Pest infestation at asylum seeker centre saw child hospitalised, inspections find

Pest Infestation At Asylum Seeker Centre Saw Child Hospitalised, Inspections Find
The inspection also found there were low levels of staff trained in areas such as mental health, domestic and gender-based violence
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Michael Bolton

Inspections have found asylum seekers are in accomodation with pest infestations and where some staff do not have Garda vetting.

Inspections carried out earlier this year by the Health Information and Quality Authority (Hiqa) also found a child living in a Co Monaghan centre was hospitalised as a direct result of pests in their family accommodation.


In St Patrick's Centre in Monaghan, where there is 338 residents, a child was admitted to hospital as direct result of the presence of pests in their family accommodation.

Inspectors also found that due to overcrowding, some adults and children shared beds.

In one case, a family of five, who were expecting another baby, were living in small quarters and had no space for a crib. Children also reported a lack of space to do their homework.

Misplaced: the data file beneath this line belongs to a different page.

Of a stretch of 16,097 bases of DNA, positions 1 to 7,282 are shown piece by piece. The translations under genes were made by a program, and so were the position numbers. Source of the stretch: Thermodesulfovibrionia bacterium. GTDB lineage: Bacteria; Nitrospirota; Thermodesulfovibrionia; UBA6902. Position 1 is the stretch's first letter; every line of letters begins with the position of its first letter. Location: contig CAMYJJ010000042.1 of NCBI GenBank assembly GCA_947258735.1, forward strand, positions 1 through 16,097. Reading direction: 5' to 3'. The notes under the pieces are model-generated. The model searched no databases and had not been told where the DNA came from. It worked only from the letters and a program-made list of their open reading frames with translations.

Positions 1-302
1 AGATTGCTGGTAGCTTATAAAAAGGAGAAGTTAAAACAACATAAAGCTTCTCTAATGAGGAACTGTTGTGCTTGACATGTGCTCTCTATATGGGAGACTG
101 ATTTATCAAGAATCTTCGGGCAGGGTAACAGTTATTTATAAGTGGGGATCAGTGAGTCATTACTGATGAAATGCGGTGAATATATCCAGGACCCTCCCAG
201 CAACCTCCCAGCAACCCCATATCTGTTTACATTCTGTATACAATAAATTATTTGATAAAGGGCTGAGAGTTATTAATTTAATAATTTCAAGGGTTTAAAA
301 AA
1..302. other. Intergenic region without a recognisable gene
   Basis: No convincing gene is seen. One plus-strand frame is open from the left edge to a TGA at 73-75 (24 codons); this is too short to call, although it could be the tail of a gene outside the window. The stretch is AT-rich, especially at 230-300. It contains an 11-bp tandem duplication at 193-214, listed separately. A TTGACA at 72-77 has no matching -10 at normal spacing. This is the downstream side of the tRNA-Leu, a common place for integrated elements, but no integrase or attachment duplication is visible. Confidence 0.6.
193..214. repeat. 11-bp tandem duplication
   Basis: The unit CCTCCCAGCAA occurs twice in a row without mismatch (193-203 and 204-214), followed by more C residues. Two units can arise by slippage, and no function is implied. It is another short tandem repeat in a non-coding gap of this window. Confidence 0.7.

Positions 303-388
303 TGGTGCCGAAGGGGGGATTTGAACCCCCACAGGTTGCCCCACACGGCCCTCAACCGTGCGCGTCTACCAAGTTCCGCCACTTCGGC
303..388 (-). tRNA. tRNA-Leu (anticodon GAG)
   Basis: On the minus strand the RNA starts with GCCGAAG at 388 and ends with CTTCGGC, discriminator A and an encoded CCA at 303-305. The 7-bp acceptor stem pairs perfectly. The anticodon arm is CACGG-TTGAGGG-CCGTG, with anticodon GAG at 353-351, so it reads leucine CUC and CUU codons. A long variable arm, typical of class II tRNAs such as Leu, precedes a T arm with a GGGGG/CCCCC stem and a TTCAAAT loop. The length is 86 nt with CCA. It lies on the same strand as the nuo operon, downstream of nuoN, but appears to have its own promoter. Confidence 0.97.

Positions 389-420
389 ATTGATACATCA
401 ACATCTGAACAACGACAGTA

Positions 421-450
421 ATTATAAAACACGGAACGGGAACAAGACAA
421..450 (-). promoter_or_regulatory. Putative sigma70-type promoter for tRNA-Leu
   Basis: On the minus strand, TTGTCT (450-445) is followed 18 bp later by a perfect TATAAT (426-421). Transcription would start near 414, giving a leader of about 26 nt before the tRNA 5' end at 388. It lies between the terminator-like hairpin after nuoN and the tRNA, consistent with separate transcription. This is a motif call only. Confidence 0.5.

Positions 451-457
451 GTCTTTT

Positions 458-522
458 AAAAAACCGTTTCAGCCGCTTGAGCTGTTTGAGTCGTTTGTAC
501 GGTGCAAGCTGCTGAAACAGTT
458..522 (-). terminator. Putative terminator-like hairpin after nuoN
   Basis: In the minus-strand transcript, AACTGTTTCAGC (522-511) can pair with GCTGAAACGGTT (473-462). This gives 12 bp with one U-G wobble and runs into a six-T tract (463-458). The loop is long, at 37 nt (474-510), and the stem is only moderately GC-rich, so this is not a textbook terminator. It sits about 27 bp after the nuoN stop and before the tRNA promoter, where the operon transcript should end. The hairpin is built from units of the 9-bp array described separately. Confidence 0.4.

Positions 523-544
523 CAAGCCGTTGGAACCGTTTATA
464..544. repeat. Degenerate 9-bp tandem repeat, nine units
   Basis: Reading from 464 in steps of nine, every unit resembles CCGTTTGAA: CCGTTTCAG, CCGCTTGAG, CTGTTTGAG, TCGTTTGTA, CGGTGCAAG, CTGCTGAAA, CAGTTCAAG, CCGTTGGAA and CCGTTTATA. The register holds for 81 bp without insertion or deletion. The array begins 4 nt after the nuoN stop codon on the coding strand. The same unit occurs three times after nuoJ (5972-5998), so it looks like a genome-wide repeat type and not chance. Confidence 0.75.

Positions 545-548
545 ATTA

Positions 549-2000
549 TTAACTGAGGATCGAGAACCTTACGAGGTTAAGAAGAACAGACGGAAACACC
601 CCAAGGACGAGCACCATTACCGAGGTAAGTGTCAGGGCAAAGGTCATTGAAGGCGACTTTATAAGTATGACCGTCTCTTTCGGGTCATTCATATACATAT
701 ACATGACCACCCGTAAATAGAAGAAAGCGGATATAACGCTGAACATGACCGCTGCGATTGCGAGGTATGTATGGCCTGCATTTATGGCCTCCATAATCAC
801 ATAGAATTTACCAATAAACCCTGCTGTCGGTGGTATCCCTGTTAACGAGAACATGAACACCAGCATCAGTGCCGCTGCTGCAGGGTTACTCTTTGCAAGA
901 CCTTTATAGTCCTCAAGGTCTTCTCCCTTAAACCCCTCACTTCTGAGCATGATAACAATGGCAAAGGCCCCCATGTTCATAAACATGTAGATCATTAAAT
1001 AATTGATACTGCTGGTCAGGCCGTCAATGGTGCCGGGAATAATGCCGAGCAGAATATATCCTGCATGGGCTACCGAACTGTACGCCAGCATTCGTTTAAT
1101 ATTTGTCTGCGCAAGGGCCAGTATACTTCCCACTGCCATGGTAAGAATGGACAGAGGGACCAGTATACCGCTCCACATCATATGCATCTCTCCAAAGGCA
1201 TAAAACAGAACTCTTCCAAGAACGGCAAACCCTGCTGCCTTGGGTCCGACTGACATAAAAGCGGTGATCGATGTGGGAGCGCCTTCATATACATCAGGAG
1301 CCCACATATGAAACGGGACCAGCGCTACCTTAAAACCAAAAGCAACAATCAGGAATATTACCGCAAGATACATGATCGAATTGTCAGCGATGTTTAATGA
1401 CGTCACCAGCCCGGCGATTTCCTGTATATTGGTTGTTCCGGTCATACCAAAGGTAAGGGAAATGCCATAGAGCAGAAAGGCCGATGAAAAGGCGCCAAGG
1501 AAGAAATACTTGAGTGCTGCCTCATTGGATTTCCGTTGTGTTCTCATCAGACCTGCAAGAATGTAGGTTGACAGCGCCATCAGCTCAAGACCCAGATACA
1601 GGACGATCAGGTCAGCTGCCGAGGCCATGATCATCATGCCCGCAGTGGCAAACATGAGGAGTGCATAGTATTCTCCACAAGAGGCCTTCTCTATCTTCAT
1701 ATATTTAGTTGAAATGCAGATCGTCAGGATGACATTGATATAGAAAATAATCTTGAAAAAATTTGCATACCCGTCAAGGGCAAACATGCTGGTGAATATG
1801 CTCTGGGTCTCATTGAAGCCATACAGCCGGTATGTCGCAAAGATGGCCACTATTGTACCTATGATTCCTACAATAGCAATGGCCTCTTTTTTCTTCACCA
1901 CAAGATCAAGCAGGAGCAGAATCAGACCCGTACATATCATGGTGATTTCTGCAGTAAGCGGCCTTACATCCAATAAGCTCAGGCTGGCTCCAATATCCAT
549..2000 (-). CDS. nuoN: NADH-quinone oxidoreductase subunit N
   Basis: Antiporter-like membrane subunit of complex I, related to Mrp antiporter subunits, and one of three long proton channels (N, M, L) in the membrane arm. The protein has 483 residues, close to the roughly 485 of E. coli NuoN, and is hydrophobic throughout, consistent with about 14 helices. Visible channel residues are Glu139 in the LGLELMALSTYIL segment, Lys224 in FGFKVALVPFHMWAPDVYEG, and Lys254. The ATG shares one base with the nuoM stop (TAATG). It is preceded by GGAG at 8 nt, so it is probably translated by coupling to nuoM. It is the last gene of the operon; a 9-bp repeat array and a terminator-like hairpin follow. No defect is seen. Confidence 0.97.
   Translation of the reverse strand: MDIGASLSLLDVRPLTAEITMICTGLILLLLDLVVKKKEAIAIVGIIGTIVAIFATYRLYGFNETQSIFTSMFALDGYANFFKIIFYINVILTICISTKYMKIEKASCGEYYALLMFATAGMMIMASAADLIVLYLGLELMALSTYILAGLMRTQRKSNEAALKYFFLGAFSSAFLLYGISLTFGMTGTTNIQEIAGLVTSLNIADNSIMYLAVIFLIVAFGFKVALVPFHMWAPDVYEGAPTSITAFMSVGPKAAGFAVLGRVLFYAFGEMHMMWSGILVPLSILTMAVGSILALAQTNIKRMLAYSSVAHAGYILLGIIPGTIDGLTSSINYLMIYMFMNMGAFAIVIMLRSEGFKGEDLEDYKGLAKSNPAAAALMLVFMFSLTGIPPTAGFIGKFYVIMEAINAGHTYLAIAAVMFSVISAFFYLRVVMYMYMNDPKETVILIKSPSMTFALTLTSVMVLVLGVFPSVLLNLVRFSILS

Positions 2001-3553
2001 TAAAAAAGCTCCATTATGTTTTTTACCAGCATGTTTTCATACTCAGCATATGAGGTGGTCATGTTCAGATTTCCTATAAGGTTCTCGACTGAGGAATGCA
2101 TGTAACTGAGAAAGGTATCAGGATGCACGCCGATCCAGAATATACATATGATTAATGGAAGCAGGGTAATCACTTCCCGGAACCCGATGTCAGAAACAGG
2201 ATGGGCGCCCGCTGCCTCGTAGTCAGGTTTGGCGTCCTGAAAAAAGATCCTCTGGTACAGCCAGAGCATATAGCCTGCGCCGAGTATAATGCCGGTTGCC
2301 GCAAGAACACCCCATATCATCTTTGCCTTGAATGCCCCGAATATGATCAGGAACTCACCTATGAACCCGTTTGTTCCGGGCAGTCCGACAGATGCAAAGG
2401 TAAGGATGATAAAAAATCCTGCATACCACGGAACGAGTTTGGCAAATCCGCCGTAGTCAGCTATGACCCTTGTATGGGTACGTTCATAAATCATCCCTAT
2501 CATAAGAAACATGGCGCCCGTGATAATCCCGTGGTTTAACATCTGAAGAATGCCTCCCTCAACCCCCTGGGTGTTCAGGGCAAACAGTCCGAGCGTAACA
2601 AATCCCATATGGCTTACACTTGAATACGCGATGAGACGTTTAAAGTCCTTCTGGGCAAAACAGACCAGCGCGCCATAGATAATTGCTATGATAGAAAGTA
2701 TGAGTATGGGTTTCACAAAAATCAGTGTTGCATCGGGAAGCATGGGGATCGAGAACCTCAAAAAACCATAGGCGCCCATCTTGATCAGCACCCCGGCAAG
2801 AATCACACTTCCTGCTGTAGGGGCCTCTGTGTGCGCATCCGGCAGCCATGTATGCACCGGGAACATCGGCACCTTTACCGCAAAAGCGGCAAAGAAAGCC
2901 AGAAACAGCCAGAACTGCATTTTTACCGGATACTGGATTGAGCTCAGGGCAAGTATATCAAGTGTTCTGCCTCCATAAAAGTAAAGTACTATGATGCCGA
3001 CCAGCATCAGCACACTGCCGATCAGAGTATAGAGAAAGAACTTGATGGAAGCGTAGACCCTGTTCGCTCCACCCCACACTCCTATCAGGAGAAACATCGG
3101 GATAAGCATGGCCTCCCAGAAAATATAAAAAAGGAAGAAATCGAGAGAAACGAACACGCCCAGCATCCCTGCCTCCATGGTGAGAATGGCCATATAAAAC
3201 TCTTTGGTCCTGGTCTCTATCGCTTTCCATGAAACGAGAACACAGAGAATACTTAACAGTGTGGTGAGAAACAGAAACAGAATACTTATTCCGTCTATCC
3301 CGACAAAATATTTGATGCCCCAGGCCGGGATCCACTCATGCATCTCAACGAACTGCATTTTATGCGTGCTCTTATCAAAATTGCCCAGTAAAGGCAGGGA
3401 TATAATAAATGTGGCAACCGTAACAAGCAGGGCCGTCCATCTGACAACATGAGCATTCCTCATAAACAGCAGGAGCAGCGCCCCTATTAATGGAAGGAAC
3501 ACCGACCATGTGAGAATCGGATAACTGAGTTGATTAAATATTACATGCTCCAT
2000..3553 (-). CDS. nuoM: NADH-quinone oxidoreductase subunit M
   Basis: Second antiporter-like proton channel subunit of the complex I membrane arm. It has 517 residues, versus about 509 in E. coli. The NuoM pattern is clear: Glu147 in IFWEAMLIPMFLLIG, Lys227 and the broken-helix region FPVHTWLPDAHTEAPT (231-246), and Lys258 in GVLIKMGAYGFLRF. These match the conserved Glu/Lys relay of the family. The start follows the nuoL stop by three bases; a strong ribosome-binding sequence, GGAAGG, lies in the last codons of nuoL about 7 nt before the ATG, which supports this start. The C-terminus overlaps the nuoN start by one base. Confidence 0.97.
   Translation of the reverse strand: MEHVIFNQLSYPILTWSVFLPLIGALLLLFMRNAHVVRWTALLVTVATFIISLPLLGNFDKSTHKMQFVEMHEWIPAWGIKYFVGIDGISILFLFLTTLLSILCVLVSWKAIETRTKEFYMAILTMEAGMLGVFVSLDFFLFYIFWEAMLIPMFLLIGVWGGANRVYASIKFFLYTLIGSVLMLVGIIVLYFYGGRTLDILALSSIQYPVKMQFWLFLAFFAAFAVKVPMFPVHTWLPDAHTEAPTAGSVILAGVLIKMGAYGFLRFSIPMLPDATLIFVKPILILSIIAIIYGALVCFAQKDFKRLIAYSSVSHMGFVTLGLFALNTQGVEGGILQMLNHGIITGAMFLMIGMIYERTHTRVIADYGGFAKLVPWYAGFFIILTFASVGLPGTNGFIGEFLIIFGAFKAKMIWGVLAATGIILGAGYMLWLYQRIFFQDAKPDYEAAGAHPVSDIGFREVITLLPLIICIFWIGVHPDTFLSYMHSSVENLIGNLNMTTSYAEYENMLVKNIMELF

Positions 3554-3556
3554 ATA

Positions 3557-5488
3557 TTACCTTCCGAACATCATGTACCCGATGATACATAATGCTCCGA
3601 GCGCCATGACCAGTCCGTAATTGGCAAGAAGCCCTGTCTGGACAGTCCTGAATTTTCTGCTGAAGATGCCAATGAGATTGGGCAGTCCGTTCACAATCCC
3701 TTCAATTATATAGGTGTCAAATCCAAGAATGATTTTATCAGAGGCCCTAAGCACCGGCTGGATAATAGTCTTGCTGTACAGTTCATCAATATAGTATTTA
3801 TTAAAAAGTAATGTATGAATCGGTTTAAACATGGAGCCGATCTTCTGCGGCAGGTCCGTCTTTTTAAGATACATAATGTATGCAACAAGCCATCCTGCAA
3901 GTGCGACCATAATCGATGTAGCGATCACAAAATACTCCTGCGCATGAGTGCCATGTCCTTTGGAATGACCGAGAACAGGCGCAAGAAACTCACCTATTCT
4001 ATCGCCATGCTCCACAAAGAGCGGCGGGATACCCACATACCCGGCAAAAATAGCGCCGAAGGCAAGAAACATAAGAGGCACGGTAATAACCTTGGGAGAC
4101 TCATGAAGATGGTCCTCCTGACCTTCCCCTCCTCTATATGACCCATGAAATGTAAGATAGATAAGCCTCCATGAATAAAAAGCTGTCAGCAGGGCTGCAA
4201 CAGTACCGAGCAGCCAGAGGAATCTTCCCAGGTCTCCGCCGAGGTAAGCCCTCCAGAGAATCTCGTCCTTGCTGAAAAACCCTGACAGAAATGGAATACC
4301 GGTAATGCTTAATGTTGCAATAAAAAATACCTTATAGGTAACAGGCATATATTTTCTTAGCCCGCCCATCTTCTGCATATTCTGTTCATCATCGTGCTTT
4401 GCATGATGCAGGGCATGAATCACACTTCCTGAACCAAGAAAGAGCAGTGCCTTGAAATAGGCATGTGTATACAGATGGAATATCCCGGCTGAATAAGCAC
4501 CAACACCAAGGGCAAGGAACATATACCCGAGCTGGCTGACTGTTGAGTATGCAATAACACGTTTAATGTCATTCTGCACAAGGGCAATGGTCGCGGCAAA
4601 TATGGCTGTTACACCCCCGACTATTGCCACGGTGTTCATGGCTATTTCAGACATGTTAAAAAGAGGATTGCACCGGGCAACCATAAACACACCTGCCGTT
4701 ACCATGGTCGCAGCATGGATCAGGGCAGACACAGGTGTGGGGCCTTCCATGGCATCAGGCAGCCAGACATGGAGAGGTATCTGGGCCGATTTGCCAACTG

There were no Garda Vetting checks completed for some staff and no policechecks available for some other staff members employed in the centre who had periods of residence outside Ireland.


The inspection also found there were low levels of staff trained in areas such as mental health, domestic and gender-based violence, and no member of staff had attended training on first aid and human trafficking.

In Knockalisheen accommodation centre in County Clare, 278 residents are in the centre, 35 of which were children.

The inspection found Garda vetting was not in place for a number of staff and international police checks had not been carried out for some staff members who lived overseas.

At the time of the inspection, there were 12 single rooms, and 52 single males were accommodated in military-style tents at the time of the inspection.


Inspectors found that the tents were an inappropriate form of accommodation as they did not promote, respect or uphold basic human rights of individuals.

Hiqa also found there was no space for residents to get dressed in private and no privacy screens between beds.

Residents reported regular incidents of “drug use, alcohol use and aggressive behaviours” and the centre had an “ineffective risk management system”.

Hiqa inspections also took place in January at Hanratty’s Hotel in Limerick, where 95 people live.

The inspectors found that the bedrooms in the accommodation centre were clean and in good condition. While there was limited room for belongings, residents were generally happy in the centre.

In Hazel Hotel in Kildare, which also hosts 95 people, insoectors found the bedrooms in the accommodation centre were well
equipped and in good condition.

Inspectors found the general welfare of residents was well promoted and concerns raised by residents were
effectively dealt with.

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